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Cultural Approaches to Pediatric Palliative Care in Central Massachusetts: Native American

This subject guide is a collaborative project with the Children's Medical Center Pediatric Palliative Care Team, the Lamar Soutter Library, and Interpreter Services.

Native American

 

Native Americans in Central Massachusetts

 

"Massachusetts" is an Algonquin Indian word. It comes from the Wampanoag word Massachuset, which means "by the range of hills." 

Mohegan includes the Nipmuc tribe and Pequot tribe. The Mohegan tribe is an Algonquian-speaking tribe that lives in the eastern upper Thames River valley of Connecticut.

The Nipmuc belonged to the Algonquian linguistic family. Their nearest relatives were the other tribes of Massachusetts and the tribes of Rhode island, Connecticut, and the Hudson river valley.  

Nipmuc  (from nipamaug, 'fresh-water fishing place'). The inland tribes of central Massachusetts lived chiefly in the south part of worcester county, extending into Connecticut and Rhode island. Their chief seats were on the headwaters of Blackstone and Quinebaug rivers, and about the ponds of Brookfield.  Hassanamesit seems to have been their principal village in 1674, but their villages had no apparent political connection, and the different parts of their territory were subject to their more powerful neighbors, the Massachuset, Wampanoag, Narraganset, and Mohegan, and even tributary to the Mohawk. The Nashua, dwelling farther north, are sometimes classed with the Nipmuc, but were rather a distinct body. The New England missionaries had 7 villages of Christian Indians among them in 1674; but on the outbreak of King Philip's war in the next year almost all of them joined the hostile tribes, and at its close fled to Canada or westward to the Mahican and other tribes on the Hudson.

Cultural Information: The Native American population is very diverse.  There are over 550 recognized tribes in the U.S.  Clinicians and health care providers should ask each individual what their tribal affiliation is (but inappropriate to ask, do you have an Indian name?).   

Family Structure: Kinship roles are extensive.  Autonomy is highly valued.  Family is broadly defined to include the immediate family as well as extended family members and fictive kin. "Family" is a matter of blood and spirit.  Other members of the family's tribe may also be included as part of the family.  Extended family relationships are important, especially during illness and death.  Any illness concerns the entire family.  Decision-making varies with kinship structure.  Generally, individuals speak for themselves, but family members may speak on behalf of the person who is ill.  Family spokesperson varies with kinship structure and culture. Spokesperson may not be decision maker.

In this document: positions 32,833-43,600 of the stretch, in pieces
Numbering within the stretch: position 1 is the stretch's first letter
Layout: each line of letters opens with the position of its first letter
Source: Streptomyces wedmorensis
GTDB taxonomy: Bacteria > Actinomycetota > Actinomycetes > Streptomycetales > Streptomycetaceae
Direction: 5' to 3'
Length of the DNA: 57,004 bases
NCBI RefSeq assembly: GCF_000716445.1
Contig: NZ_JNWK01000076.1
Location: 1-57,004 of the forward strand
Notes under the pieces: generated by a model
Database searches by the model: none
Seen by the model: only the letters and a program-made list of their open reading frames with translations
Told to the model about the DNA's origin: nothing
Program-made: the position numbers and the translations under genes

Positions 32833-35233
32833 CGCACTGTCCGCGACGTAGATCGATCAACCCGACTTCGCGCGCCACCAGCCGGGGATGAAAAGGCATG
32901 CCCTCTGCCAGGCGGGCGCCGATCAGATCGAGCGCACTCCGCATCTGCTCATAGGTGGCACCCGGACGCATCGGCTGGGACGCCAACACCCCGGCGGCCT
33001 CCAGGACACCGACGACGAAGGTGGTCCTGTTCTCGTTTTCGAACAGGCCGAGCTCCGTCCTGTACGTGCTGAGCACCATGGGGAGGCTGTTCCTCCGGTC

Religious Practice: Through past colonization and Christian conversion, many American Indians have some Christian ties.  They may also practice traditional beliefs.  Clinicians should ask about their beliefs and how they relate to their health care. Traditional religious beliefs may not be openly discussed.  Spiritual healing may be combined with Western medicine.  Staff should not be present at spiritual healing rituals or interrupt.  Do not casually admire or move sacred items.

Food Practices: The most important Native American food crop was Indian corn (also known as maize, which comes from the Taino Indian name for the plant.) The majority of American Indian tribes grew at least some corn, and even tribes that did not grow corn themselves often traded with neighbors for it.  Other important American Indian crops included beans, squash, pumpkins, sunflowers, wild rice, potatoes, sweet potatoes, tomatoes, peppers, peanuts, avocados, papayas, and chocolate.  Whether they were farming tribes or not, most Native American tribes had very meat-heavy diets.

Communication style: The Nipmuc belonged to the Algonquian linguistic family.  Over all there are more than 100 indigenous languages, but today English is usually spoken.   Speaker should not be interrupted.  There may be long pauses in the conversation.  Tone expresses urgency.  Be direct, emphatic, clear, and calm.  Loudness is associated with aggression.   When making a request, explain why it is needed.  Respect is communicated by avoiding eye contact.

Concepts of Health and Wellness: Many Native American healing practices come from the belief that mind, body, spirit, and emotions must be balanced to be fully healthy.  Some Native Americans believe that spirits of plants and animals sent by the Creator are sources for healing.  Some cultures prefer not to openly discuss terminal status and DNR orders due to belief that negative thoughts may hasten loss.

Local community information:  

Other tribes, bands and communities remaining in Massachusetts today include:

Chappaquiddick Tribe of the Wampanoag Indian Nation
232 North Main St
Andover, MA 01810
http://chappiquiddic.org/language.html

Chappiquiddic Band of Massachuset
P.O. Box 3931
Pocasset, MA 02559
http://chappiquiddic.org/

Cowasuck Band of the Pennacook-Abenaki People:
PO Box 554
Franklin, MA 02038
http://www.cowasuck.org/

Hassanamisco Nipmuc Tribe:
Hassanamisco Reservation
Grafton, MA 01519
http://www.nipmucnation.org/index.php/home.html


Mashpee Wampanoag Tribe:
P. O. Box 1048
Mashpee, MA 02649
http://mashpeewampanoagtribe.com/